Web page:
Ahmet Davutoglu, Turkey’s Prime Minister and the chief theoretician of neo-Ottomanism, announced that he’s stepping down as PM after less than two years in office. It has been reported that his departure is due to a rift with the current President, Recep Tayyip Erdogan, over the creation of a stronger Presidency. Former Swedish Prime Minister Carl Bildt noted that a “rift in AKP party [Justice and Development] might well lead to much wider and much more dangerous conflict in Turkey’s society as a whole.”

Much of the hysteria over Davutoglu’s departure is about Erdogan’s executive ambitions and Turkish democracy having been placed on life support. However, these concerns are misplaced.The bitter truth is Turkey’s democracy would be flat lining without #Davutoglu and #Erdogan.   First, democratization and democratic backsliding are bigger than any one or two people. Second, strong presidencies do not doom democratic transitions. Turkey can change the powers of the presidency and remain a democracy provided adequate curbs are put into place.

In a classic work, Juan Linz argued that there are inherent features of presidential systems (systems where “the president is always the chief executive and elected by popular vote” and both the president and legislature have fixed terms) that make them less likely to make the successful transition to mature, liberal democracy.

Presidents and legislatures compete over legitimacy but do not have a democratic means of resolving the conflict; fixed terms allow presidents to be more rigid whereas the possibility of parliaments being dissolved at any time compels them to compromise with elements within the assembly itself; presidential systems have a zero-sum or “winner-take-all” quality that is non-existent in parliamentary systems; presidents take the mantle of representing the entire nation, allowing them to ignore or override the legislature; and presidents are less accountable to political parties than prime ministers, allowing them to govern as populists bent on radically altering the institutional status quo. Because the hurdles to removing presidents from office are much higher than removing prime ministers, challengers are left with having to wait for an election or accept a deteriorating democracy.

Many fear that Erdogan’s attempts to change the constitution would eliminate any semblance of democracy in Turkey. However, research in the past decade has suggested that the factors that contribute to presidentialism are also responsible for democratic backsliding. One of the key variables is whether a state has a “military legacy,” or was ever a military dictatorship. Turkey has been no stranger to military coups. Although Erdogan made moves to return the military to the barracks with the Ergenekon trial, the armed forces have regained some of their influence as a result of the feud with the Gulenists.

Most would agree that given Turkey’s dire international and domestic straits, now is not the time for Ankara to join the growing club of the world’s autocracies. Turkey finds itself in one of its most precarious positions since the founding of the Kemalist republic in the early 1920s. By all appearances, #Erdogan and Davutoglu’s neo-Ottoman ideal – to project Turkish influence across the region and reassert Ankara’s status – has died on the battlefields of Syria.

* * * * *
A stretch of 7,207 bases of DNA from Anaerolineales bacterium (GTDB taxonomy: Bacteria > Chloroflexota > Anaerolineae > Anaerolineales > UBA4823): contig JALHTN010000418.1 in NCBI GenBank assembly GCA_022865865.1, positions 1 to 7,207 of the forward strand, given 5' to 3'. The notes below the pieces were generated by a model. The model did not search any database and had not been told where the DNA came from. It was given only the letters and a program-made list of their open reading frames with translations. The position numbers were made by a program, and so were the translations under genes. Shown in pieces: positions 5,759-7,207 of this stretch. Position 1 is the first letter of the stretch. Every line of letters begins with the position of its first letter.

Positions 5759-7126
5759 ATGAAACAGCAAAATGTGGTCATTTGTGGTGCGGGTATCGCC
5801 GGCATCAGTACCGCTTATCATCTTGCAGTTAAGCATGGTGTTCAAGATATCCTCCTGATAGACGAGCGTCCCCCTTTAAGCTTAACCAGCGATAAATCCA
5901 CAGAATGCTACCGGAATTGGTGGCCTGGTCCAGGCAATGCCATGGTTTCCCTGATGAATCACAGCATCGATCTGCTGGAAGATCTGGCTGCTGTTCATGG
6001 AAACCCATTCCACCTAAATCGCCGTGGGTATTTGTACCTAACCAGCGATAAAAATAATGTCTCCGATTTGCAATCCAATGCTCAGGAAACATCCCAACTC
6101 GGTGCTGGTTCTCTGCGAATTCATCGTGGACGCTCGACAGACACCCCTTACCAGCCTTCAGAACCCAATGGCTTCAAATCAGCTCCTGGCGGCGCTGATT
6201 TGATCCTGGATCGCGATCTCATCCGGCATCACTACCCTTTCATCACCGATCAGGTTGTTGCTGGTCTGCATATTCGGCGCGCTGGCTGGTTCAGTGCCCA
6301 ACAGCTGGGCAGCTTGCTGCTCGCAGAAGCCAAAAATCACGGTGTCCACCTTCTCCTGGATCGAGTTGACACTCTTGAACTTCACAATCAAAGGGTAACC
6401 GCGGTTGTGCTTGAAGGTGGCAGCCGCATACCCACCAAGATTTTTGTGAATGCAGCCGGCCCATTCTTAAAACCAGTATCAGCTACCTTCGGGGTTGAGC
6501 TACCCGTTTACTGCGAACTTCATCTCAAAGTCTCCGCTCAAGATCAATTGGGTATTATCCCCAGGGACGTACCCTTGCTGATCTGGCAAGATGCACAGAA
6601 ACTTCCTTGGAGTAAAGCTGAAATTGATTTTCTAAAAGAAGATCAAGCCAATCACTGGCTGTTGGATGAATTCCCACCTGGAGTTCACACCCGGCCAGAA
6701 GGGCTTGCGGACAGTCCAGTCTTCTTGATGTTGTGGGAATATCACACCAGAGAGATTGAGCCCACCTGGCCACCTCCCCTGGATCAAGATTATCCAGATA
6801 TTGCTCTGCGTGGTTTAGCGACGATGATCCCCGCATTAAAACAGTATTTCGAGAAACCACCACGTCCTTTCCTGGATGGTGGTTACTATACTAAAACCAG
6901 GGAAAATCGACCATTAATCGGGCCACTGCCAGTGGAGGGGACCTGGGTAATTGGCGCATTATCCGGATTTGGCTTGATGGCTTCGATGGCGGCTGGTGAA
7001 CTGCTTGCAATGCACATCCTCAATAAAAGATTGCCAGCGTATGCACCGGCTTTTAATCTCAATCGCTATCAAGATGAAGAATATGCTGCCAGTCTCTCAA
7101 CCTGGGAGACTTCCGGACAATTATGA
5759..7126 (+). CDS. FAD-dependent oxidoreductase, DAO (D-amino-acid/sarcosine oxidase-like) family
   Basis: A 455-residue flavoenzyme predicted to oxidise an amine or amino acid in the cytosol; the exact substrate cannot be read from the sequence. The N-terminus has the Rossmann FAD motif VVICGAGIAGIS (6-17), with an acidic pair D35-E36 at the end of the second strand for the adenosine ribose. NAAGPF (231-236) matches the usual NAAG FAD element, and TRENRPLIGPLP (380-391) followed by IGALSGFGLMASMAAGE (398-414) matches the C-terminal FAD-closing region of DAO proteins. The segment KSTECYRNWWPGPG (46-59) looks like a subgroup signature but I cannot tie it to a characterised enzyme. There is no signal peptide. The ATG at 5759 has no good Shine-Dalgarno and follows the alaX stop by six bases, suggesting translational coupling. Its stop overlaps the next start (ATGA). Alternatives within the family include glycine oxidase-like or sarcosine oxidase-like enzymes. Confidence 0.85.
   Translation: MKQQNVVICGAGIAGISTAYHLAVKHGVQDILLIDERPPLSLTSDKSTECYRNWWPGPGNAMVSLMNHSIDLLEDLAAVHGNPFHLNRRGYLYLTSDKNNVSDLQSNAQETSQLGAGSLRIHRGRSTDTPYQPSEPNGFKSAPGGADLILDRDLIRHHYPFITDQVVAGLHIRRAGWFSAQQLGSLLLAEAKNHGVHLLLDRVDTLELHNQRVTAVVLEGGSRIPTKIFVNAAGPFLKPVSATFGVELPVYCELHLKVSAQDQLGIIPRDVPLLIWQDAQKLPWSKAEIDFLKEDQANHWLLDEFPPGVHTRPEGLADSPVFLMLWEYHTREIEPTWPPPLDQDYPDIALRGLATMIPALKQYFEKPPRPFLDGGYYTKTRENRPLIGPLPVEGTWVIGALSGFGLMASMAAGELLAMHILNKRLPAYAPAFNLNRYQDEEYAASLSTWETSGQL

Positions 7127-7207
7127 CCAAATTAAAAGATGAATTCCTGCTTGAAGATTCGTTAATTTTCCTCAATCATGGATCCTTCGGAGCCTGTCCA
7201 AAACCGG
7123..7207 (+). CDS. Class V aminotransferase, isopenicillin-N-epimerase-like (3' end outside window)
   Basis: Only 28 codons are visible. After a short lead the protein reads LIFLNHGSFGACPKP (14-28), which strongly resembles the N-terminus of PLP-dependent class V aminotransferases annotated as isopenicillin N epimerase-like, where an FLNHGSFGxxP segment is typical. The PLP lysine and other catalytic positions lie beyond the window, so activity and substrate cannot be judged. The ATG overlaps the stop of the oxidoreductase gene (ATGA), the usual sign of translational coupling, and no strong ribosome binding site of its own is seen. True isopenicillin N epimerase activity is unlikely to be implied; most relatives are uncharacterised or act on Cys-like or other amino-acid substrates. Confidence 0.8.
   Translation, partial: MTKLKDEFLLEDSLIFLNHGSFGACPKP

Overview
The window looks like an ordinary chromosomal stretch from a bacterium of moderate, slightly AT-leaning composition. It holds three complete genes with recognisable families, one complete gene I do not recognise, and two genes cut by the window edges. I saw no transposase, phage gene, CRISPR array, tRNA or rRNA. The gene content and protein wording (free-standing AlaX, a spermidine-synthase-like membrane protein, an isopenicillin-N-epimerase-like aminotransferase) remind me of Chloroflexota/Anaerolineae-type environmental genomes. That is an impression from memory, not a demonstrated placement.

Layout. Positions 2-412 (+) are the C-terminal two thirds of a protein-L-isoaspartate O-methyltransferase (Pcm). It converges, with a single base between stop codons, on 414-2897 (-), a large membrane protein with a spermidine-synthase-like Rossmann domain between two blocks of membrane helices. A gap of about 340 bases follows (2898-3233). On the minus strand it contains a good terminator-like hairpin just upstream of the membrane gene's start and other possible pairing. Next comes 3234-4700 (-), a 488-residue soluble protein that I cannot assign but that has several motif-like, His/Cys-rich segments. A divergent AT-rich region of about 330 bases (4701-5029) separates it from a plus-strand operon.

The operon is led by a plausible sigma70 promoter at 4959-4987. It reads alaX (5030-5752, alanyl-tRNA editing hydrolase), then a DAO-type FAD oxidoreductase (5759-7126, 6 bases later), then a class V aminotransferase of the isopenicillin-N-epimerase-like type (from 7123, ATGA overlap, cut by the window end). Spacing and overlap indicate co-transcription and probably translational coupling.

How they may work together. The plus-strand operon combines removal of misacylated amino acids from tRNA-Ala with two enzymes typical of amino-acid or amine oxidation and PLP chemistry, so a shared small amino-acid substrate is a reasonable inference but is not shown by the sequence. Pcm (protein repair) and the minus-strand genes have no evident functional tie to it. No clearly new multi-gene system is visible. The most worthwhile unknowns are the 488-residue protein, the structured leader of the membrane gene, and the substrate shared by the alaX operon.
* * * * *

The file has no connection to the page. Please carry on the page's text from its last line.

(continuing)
However, the collapse of any sort of Westphalian state in Syria has made Turkey the hub of one of the worst humanitarian catastrophes since the Second World War. It has been facing terrorist attacks from the Islamic State and Kurdish separatists. And while Erdogan seems receptive to putting the 2008 Mavi Marmara incident with Israel to bed the relationship with Jerusalem (once one of Turkey’s strongest) remains tense. At home, Erdogan has been locked in a battle with his erstwhile allies, the Gulenists, resulting in the effective shutdown of a free press. (This is not to mention persistent allegations concerning the President’s financial malfeasance.)

The AKP lost its majority in last June’s elections for the first time since coming to power in 2003. Rather than forming a coalition with the Kurdish HDP (People’s Democratic Party), the center-left CHP (Republican People’s Party), or the small, nationalist MHP (Nationalist Movement Party), Erdogan and Co. choose none of the above. They slow-walked the coalition talks, clamped down on the free press, and exploited a collapse in the peace process with the Kurds to secure a victory in subsequent elections last November. While the AKP recovered its majority, it did not secure enough seats to change the Turkish constitution.

Even if Erdogan prevails, this does not necessarily spell the death-knell of democracy in Turkey. A presidency completely immune to pressure from institutions such as the parliament, press or judiciary is undesirable. However, a strong presidency is not incompatible with liberal democracy. One key factor protecting democracy is GDP per capita. While social scientists debate the causal role and importance of growth, many agree that $5,000 in per capita GDP is the magic number for democratic consolidation. According to the World Bank, Turkey’s per capita GDP has been over $10,000 a year since 1996.

Mature liberal democracy can be saved in Turkey, provided proper constitutional provisions are put into place, starting with:

Anyone interested in the future stability of the Middle East has a stake in Ankara’s remaining a member of the community of democracies. However, Davutoglu’s departure is not a cause for alarm. Erdogan’s ambition to create a strong presidency is not necessarily a threat provided proper checks are put into place. Successful and unsuccessful democratic transitions hinge on more than one — or two — people.